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Vitamix: Rugged Quality, Commitment to Healthy Diets, and Export Success Fuel Global Business


As increased information becomes available about the benefits of healthy diets, more people are turning to blenders to create their own whole-food juices, soups, and smoothies. Consumers by the thousands have learned the hard way that not all kitchen blenders are created equally. A number of the products on the market are prone to jamming or breaking.

Product quality sets Vitamix apart. This manufacturer, which is based in Olmsted Township, Ohio, just west of Cleveland, has been selling kitchen products since 1921 and making blenders since 1937. It is a leader in blending technology, and has developed high-quality blenders that have the versatility and durability to stand up to the challenges of the whole-foods era. The firm now has several hundred employees who make and ship hundreds of thousands of products each year.

Vitamix is now a fourth-generation family business that has, since the beginning, been an advocate for healthy diets. In 1969, the company president unveiled the Vitamix 3600, the first blender that could make soup, blend ice cream, grind grain, and knead bread dough. His wife created hundreds of recipes for healthy and tasty foods that could be made with the Vitamix. The firm added a commercial blender for the foodservice industry to its product mix in 1985. Vitamix can also perform service on machines up to 20 years old, pending the availability of parts.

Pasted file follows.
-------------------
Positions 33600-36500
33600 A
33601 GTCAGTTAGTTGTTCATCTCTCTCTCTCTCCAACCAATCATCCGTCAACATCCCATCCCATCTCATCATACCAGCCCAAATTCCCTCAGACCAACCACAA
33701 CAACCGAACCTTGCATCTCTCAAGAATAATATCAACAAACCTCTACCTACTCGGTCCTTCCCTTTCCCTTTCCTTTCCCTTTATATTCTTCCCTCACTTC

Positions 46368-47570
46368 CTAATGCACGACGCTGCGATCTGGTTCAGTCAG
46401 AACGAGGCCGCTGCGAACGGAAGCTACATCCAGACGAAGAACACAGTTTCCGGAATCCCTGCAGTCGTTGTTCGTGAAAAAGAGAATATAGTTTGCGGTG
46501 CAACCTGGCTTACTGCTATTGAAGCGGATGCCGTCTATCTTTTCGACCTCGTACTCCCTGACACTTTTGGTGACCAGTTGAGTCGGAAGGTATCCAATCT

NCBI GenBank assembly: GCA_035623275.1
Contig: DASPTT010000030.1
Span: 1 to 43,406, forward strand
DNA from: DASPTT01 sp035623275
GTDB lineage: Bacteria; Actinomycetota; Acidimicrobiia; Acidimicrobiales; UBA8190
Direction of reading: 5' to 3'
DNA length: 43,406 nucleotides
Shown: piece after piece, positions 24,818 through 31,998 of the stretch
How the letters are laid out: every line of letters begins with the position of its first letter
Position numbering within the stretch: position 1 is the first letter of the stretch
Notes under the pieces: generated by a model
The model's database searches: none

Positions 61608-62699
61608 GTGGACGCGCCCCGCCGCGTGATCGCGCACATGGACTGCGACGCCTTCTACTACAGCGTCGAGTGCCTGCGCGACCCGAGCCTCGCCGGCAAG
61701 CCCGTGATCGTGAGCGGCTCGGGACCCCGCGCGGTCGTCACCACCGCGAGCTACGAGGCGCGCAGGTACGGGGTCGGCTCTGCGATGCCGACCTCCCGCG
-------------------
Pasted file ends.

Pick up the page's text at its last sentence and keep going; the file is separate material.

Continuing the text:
The company learned early on that they key to selling its products is getting people to see demonstrations. That is why you may well have seen Vitamix being demonstrated in a store in your community or on television (they have been on television, in fact, since 1949).

If product quality and durability sets Vitamix apart from its competition, its success in the global marketplace helps make it a Great Manufacturing Story. Vitamix products are now available in more than 100 countries, from Antigua to Vietnam.

That wasn’t always the case, of course. When Jodi Berg joined the family business in 1997, Vitamix was primarily a domestic business, and her mission was to make it an international company. She visited 13 countries that year, some of them multiple times (while also planning her wedding). In doing so, she drew on her background as a certified quality auditor and a director of quality and training for Ritz-Carlton.

As she explains an in article in Cleveland Business Connects, their goal was not to grow quickly, but rather to ensure the same product quality and customer experience in each market they penetrated. That focus meant saying “no” to traditional export companies, and fostering a slower, more personal approach in which it cultivates relationships, and articulates specific expectations, from its distributors. The success internationally has been dynamic. Former Commerce Secretary Gary Locke bestowed the E Award for exporting success on the company in 2010. In 2012, the firm won a Kitchen Innovations award from the National Restaurant Association, as well. Moreover, Berg went on to become the company's president, ensuring its continued dedication to its founding principles as it meets the needs of health-conscious customers.